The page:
What Phase One Reopening Means for You, Across the DC Area

"It’s not a party and we shouldn’t treat it like a party, or else we’ll be back to square one," D.C.'s mayor warned

NBC Universal, Inc.

You can now sit at an outdoor cafe, shop at your favorite boutique and take a run at a track in parts of the D.C. area.

After months of lockdown, coronavirus-related stay-at-home orders were officially lifted Friday in D.C., Northern Virginia and parts of Maryland. But officials are still urging residents to be cautious as the virus continues to spread. 

D.C. and Northern Virginia began lifting restrictions Friday. While Maryland as a whole eased some restrictions ahead of the weekend, Montgomery and Prince George's counties will hold off until Monday.

D.C. Mayor Muriel Bowser said that while the beginning of phase one signals a gradual return to normal, we're still a long way from getting back to where we were.

“It is not a day of celebration. It’s a day of being able to do some things slowly and on a limited basis that we haven’t been able to do for 10 weeks," she said. "But it’s not a party and we shouldn’t treat it like a party, or else we’ll be back to square one."

A number of restaurants in D.C. served people outdoors. One diner said it felt “liberating.” 

In the Shirlington Village area of Arlington, Virginia, a couple that had planned to get carryout before heading on a weekend camping trip opted to sit down and savor a restaurant meal for the first time in months. 

“We decided, it’s a nice day so let’s just sit outside and pretend it’s OK, that everything is normal,” Katrina Mott said. 

Businesses welcomed their employees and customers back and got a chance to start digging out of a financial hole. 

“Truly this is almost like opening a new restaurant,” said Mauricio Molina, general manager of Shirlington Village restaurant Palette 22. “We are reinventing ourselves with our new look and we’re trying to do the best we can.” 

Nearby, Arlington resident Peter Greeves got his first haircut in months, which he said he “desperately” needed.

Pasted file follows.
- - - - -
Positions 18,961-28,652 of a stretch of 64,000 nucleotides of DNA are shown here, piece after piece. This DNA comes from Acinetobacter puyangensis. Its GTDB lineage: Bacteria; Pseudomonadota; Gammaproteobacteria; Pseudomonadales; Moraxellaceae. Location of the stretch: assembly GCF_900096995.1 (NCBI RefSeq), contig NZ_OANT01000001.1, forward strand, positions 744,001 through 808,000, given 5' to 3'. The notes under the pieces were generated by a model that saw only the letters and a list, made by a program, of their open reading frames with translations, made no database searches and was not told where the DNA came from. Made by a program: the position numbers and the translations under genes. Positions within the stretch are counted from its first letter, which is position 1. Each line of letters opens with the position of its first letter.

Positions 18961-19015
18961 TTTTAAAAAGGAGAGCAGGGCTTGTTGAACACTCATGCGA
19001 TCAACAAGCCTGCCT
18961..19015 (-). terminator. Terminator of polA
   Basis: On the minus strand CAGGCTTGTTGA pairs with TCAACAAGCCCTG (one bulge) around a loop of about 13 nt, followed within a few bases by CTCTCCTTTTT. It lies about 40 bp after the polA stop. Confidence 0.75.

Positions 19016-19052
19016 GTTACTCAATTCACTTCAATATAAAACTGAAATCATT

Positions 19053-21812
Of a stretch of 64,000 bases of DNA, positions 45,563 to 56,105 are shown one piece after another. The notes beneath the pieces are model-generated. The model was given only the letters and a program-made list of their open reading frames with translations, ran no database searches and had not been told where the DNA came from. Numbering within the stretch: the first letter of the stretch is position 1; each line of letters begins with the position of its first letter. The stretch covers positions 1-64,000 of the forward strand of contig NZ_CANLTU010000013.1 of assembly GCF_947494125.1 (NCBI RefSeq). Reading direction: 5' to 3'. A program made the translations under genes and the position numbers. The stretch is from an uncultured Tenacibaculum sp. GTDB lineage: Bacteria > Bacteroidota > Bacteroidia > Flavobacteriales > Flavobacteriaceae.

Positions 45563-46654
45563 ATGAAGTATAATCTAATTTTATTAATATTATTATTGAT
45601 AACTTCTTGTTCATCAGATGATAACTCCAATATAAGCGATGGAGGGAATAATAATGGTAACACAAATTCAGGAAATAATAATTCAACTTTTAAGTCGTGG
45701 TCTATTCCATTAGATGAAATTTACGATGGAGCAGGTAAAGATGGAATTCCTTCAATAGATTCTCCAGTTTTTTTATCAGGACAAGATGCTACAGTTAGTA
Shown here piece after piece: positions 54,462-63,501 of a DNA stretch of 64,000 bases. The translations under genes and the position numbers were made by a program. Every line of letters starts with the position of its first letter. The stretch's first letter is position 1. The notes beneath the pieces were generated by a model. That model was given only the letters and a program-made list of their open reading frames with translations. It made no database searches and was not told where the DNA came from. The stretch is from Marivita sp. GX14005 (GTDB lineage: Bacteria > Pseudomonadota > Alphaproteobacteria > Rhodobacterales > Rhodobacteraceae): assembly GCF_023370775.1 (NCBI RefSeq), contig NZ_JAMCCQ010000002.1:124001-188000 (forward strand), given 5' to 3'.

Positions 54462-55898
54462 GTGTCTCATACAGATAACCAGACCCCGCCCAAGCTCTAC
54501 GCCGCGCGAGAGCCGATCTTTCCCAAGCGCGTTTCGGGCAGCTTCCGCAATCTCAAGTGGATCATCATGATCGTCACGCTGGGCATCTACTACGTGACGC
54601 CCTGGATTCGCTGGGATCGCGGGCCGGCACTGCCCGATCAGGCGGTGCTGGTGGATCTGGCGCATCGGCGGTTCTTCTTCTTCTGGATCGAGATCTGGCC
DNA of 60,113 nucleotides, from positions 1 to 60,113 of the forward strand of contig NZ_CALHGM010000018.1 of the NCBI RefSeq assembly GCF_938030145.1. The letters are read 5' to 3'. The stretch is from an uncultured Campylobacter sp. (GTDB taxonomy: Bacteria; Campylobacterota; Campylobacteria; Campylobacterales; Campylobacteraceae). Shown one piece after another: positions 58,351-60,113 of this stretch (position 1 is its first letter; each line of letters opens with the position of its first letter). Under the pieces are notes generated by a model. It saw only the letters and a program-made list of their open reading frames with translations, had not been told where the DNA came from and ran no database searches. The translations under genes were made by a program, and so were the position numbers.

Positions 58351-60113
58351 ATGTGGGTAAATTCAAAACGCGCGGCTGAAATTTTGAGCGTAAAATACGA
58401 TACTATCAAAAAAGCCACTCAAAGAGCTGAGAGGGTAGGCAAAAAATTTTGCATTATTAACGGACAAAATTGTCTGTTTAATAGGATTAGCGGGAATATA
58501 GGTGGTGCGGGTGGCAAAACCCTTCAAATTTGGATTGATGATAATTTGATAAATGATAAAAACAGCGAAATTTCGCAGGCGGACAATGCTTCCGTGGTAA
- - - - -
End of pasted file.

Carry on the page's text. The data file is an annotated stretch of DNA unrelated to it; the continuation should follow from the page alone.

After a while, he walked out with neat hair and a big grin. 

“It feels great. It’s nice to have a haircut again,” he said. 

In general, the first phase of reopening means that residents are no longer under stay-at-home orders, but health officials still urge social distancing. Businesses that open must implement safety procedures.

Coronavirus is still spreading through the D.C. area, so take precautions such as wearing a mask, keeping 6 feet away from others and frequently washing your hands. More than 100,000 people in D.C., Maryland and Virginia have now been diagnosed with the virus.

Phase one is designed to give residents more freedom and businesses more opportunities to make money, while still enforcing rules to slow the spread of coronavirus.

If you cross a street and end up in a different jurisdiction, those rules may quickly change on you. Here's a look at what phase one reopening means for you and your community.

Friday will be far from business as usual for D.C. business owners who are allowed to reopen. News4's Shomari Stone spoke to some of them who say they're excited, but also nervous about what's coming.

Washington, D.C.

Phase one reopening is underway in D.C., which lifted its stay-at-home order Friday.

Mayor Muriel Bowser which she said she thinks of this next step as “stay-at-home light.” Masks are required on transit, in rideshare cars, in grocery stores and anywhere you can't maintain a social distance.

Restaurants are allowed to serve people at outdoor seating. Tables must be at least 6 feet apart and no more than six people can be seated at one table. Customers must be seated when they place orders and when they are served.